Sedgefield, whose local MP is Tony Blair, is on course to become the place with the highest council tax in the country. Residents of the town, in County Durham, who live in houses classed as band D for council tax purposes can expect annual bills of just under £1,376 - the highest out of 250 authorities in England and Wales that have set their council tax rates.
By contrast, the council tax bill for a band D house in Westminster, in central London, will be less than half as much, at just over £605. The figures for all the councils that have set a tax so far are posted on a website run by the Chartered Institute of Public Finance and Accountancy.
Even if Sedgefield is pipped at the post by some other council setting a higher rate in the final few days of the financial year, its place near the top of the list is bound to be used by the Conservatives as ammunition against the Prime Minister.
Last year, Sedgefield had the second-highest council tax in the country - a point seized on by Michael Howard when he taunted Mr Blair in the Commons last month, accusing him of trying to wriggle out of responsibility.
Mr Howard pointed out: "It has a Labour-controlled district council, a Labour-controlled county council and a Labour government. It even has a Labour Member of Parliament. Is none of them responsible for the council tax in Sedgefield?"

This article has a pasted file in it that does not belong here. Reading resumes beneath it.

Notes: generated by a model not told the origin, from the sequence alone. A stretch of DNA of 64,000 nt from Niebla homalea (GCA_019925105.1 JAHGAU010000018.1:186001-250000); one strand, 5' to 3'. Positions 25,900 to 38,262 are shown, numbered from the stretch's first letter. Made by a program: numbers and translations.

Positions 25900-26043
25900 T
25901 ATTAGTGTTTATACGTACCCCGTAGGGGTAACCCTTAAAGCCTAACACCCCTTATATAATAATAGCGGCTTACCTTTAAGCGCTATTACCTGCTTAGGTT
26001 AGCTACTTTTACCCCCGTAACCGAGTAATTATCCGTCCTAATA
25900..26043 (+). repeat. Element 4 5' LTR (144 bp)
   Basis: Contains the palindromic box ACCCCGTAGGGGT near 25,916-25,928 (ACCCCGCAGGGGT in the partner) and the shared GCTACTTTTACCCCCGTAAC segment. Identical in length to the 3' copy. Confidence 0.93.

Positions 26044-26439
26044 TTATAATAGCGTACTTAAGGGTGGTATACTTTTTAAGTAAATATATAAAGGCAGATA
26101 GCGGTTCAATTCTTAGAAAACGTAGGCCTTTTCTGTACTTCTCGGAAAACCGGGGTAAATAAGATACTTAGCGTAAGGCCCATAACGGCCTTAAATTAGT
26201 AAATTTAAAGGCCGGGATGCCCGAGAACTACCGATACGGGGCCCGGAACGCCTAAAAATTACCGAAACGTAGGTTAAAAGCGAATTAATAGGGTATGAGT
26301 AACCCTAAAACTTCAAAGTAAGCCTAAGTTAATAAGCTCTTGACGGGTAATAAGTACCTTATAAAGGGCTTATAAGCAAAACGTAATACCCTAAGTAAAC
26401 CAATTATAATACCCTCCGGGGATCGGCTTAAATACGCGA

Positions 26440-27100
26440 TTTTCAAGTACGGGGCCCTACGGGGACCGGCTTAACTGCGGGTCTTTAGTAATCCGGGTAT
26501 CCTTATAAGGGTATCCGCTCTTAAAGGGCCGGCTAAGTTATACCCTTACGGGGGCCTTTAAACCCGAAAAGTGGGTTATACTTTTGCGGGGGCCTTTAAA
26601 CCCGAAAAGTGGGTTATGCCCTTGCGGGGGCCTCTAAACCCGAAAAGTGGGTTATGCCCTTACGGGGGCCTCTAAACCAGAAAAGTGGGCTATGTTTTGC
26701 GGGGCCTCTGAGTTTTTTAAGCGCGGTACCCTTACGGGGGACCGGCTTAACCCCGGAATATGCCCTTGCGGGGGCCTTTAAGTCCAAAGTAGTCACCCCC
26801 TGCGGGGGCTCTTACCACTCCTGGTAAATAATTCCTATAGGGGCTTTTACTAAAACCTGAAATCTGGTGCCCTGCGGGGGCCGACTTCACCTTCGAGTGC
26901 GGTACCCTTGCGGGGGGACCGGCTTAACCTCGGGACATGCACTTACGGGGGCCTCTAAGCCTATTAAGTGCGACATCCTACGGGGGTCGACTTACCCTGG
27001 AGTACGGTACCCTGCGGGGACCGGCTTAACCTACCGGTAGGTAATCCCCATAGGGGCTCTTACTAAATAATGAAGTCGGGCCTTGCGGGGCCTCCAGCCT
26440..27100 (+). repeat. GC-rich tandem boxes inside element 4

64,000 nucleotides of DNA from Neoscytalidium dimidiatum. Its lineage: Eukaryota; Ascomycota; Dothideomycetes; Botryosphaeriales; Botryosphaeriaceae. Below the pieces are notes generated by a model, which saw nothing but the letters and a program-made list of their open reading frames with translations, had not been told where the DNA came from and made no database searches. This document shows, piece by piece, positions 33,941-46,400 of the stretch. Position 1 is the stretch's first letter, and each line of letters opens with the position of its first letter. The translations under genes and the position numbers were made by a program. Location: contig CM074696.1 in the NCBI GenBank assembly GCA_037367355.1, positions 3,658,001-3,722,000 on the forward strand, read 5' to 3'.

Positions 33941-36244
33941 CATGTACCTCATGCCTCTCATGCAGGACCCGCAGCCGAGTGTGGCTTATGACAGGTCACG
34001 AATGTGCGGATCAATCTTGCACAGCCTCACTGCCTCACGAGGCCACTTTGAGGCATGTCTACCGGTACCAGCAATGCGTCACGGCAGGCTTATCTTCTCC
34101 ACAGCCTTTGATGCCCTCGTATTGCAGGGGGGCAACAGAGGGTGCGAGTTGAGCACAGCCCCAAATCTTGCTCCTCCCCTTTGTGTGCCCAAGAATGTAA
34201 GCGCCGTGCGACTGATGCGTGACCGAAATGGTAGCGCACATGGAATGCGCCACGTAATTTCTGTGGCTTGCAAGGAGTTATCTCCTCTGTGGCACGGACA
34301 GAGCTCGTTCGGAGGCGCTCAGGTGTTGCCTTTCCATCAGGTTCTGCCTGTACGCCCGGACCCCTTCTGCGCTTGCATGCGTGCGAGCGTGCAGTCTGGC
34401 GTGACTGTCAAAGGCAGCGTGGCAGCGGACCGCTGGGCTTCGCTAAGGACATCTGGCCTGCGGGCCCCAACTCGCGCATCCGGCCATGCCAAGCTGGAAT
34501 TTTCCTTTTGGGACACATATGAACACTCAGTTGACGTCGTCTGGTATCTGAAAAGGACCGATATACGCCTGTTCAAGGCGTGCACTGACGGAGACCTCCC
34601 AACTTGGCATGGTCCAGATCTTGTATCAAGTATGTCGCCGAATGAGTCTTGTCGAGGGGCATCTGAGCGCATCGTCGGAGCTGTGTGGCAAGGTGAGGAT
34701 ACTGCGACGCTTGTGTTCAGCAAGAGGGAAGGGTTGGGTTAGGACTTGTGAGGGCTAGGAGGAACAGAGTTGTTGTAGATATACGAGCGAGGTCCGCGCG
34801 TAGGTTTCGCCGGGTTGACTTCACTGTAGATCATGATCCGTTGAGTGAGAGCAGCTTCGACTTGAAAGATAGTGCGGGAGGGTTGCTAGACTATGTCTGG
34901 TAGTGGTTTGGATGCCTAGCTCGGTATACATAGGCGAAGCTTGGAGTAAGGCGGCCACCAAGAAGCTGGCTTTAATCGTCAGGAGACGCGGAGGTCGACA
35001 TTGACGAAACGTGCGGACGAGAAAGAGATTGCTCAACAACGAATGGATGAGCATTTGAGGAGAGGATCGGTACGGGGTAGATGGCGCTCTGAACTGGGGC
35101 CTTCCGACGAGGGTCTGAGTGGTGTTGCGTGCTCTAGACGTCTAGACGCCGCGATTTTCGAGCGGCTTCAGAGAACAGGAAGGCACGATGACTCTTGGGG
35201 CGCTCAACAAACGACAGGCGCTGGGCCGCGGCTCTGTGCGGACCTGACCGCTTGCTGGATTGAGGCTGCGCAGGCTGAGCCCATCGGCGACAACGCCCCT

The leader of Sedgefield council, Robert Fleming, defended the high tax bills, saying residents received good value for money, and that most were paying lower than the band D figure, anyway.
Mr Fleming said: "One of the problems with using the band D figure to compare Sedgefield with other councils is that we have very few band D properties in the area. By far the largest number are band A, and so are paying less."
Part of the reason for Sedgefield's high council tax is that it is shared out among no fewer than five local authorities.
In fact, most of the council tax paid by Mr and Mrs Blair and other Sedgefield householders goes to Durham County Council. Sedgefield District Council, which sends out the bills, keeps only about £1 out of every £8 it collects. Another portion goes to Durham Police Authority, which has increased its precept by 15 per cent this year, making it liable to have its budget cut by central government.
Durham fire authority also claims its share, and Sedgefield is unusual in that it is broken up into towns and parishes, each of which collects a local rate. Fortunately for the Blair family, their parish council, Trimdon, charges less than some others.
Government threats to "cap" high-spending authorities, forcing them to reduce council tax bills, appear to have worked. Average bills are expected to increase by less than 6 per cent this year, one of the lowest rises ever.Reuse content